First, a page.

Quantifying and Qualifying Charisma: A Theoretical Framework for Measuring the Presence of Charismatic Authority in Terrorist Groups

In order to stimulate the production of robust and replicable empirical research on the dynamics of charismatic leadership in terrorist groups, this working paper operationalizes the social-scientific concept of charismatic authority. It presents and justifies a theoretical framework consisting of fourteen indicators meant to be used as a heuristic to qualitatively and quantitatively analyze the…


Terrorist Babble and the Limits of the Law: Assessing a Prospective Canadian Terrorism Glorification Offence

Since 2007, the Canadian government has repeatedly expressed interest in a terrorism “glorification” offence, responding to internet materials regarded by officials as terrorist propaganda and as promoting “radicalization”. In the wake of the October 2014 attacks, this idea clearly remains on the government’s shortlist of responses. This article addresses the merits of such a criminal…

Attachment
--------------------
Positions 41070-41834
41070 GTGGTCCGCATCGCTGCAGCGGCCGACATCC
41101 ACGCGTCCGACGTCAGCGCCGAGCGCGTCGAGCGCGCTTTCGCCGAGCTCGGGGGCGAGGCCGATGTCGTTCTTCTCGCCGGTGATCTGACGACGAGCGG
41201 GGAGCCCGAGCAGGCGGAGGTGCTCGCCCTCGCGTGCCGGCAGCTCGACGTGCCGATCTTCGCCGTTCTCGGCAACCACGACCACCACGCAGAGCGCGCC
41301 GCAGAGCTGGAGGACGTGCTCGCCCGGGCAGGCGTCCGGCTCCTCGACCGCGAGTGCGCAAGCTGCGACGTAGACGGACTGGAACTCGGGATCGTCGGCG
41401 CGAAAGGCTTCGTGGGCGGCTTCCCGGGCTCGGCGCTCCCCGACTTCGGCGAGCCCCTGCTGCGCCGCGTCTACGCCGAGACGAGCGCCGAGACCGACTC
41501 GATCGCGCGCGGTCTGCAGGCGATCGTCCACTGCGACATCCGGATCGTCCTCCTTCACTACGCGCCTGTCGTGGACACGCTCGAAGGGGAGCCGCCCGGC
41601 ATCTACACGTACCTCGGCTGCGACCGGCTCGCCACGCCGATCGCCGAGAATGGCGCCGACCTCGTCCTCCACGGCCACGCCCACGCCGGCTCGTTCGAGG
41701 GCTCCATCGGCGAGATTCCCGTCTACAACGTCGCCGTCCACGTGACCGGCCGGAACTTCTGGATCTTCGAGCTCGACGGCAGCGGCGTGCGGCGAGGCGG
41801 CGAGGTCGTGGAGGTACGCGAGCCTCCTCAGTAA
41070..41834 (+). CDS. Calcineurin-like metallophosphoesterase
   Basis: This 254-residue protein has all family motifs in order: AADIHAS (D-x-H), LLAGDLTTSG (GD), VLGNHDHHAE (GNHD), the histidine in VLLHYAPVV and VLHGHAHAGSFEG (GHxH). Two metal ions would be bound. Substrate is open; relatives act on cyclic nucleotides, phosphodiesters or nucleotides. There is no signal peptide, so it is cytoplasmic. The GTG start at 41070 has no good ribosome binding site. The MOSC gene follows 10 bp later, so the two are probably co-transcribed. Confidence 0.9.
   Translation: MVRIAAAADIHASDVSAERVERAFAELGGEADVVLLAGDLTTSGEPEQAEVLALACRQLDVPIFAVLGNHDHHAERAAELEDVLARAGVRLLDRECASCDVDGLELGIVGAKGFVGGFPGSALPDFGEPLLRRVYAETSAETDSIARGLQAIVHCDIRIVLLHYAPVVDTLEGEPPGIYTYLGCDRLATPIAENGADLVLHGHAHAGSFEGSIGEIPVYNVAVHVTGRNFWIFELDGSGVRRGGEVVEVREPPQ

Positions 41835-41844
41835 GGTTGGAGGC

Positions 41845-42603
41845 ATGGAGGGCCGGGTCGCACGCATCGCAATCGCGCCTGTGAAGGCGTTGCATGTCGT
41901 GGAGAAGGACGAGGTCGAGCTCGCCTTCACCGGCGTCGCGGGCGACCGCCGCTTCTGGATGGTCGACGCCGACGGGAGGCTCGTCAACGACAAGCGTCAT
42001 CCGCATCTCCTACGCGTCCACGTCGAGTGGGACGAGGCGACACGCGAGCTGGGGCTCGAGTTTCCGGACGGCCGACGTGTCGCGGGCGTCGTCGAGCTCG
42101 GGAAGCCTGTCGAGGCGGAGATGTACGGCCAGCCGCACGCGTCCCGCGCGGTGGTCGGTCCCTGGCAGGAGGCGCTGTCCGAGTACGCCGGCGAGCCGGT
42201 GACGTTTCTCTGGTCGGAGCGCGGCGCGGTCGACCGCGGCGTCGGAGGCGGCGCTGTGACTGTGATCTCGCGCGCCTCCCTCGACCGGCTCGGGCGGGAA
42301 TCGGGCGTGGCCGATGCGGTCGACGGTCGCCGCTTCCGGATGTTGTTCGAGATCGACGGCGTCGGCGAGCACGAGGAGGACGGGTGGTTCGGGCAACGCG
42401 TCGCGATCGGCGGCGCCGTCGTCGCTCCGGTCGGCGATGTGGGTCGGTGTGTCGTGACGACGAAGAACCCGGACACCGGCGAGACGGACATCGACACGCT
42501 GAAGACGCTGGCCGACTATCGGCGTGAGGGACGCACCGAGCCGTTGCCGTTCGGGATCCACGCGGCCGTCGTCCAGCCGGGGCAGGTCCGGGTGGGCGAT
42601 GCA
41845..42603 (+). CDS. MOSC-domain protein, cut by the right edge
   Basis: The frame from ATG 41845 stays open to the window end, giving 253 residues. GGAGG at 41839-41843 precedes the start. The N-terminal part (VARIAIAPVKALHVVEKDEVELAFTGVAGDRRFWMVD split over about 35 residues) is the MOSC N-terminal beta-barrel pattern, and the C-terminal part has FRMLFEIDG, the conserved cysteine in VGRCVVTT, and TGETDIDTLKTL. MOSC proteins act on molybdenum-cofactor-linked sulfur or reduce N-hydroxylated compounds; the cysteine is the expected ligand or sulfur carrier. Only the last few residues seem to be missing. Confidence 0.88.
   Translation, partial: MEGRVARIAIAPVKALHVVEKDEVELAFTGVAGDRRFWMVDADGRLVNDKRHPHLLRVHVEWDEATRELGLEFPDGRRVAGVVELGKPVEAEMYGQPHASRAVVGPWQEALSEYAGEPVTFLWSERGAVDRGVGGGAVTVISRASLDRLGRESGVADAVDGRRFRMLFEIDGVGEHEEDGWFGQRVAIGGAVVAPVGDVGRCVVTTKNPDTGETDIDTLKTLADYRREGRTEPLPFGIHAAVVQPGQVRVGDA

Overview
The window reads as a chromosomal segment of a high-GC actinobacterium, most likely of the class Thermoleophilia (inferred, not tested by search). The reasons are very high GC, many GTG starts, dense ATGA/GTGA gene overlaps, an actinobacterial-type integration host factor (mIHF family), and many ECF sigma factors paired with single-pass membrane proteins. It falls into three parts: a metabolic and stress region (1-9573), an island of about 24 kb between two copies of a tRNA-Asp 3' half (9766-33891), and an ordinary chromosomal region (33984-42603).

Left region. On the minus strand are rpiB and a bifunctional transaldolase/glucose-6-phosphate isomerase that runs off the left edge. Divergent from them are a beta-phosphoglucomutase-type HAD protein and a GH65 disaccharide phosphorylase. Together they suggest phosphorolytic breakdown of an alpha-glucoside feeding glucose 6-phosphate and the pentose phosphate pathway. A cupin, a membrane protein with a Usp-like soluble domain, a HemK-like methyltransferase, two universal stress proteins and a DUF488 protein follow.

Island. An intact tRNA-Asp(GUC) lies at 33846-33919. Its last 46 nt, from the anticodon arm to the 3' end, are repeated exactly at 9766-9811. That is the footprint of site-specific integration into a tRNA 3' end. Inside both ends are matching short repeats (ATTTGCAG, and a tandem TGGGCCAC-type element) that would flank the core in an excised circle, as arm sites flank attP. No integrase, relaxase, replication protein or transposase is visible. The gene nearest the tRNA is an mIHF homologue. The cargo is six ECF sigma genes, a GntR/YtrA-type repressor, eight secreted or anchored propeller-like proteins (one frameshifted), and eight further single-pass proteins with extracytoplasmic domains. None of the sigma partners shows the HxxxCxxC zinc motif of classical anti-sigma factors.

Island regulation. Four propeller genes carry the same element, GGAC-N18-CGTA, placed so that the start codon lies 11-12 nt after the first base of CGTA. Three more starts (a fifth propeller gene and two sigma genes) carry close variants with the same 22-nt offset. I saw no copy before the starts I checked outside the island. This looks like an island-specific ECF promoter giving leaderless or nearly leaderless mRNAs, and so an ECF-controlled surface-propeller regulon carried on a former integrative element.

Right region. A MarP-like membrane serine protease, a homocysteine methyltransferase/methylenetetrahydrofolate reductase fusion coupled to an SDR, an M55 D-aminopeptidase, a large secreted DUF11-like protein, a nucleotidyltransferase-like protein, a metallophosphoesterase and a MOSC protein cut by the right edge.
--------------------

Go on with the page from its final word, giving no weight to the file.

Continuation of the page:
The Global Fight Against Terror: An Analysis of the Effectiveness of Counter-terrorism Governance

What does counter-terrorism governance currently look like at the national, regional, and global levels, how effective has it been, and what are some possible ways forward? Since 9/11, intense efforts have been undertaken at all levels of government to strengthen and expand counterterrorism governance. While these efforts are correlated with a reduction in terrorist activity…


Perceptions of Muslim Faith, Ethno-Cultural Community-based and Student Organizations in Countering Domestic Terrorism in Canada